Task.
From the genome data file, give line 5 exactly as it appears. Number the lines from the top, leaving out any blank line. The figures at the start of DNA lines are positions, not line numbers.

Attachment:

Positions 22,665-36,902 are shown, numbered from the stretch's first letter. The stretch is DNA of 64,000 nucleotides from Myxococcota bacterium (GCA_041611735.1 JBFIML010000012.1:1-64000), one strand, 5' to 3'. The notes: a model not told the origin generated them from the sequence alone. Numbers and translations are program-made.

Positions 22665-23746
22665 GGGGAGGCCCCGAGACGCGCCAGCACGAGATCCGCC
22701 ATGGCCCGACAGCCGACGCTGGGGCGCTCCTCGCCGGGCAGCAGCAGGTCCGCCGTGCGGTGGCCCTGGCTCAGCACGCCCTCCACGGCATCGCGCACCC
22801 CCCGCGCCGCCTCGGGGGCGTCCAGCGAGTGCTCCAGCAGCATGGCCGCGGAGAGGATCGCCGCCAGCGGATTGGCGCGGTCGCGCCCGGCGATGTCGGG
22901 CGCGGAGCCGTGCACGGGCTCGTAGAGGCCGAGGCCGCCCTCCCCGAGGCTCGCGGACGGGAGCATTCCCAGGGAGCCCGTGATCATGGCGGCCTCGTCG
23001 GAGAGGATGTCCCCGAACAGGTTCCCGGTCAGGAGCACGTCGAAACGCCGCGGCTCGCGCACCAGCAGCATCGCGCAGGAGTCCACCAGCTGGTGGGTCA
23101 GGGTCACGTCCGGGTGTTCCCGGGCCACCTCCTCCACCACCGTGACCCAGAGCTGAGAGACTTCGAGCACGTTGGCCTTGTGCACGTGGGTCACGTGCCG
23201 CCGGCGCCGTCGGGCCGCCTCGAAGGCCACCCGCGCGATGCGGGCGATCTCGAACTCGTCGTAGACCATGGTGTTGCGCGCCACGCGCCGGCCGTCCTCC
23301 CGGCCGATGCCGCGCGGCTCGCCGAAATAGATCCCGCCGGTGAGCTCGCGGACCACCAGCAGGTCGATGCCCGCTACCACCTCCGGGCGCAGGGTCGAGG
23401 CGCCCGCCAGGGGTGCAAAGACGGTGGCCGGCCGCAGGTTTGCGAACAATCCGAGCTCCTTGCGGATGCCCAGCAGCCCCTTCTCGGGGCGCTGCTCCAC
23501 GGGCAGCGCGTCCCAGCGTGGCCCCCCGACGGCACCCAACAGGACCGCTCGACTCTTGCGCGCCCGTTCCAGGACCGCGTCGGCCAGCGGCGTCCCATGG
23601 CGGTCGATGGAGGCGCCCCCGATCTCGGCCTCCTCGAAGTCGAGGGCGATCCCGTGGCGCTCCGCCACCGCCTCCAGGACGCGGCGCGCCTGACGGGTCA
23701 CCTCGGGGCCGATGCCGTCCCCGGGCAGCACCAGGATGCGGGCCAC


22801 CCCGCGCCGCCTCGGGGGCGTCCAGCGAGTGCTCCAGCAGCATGGCCGCGGAGAGGATCGCCGCCAGCGGATTGGCGCGGTCGCGCCCGGCGATGTCGGG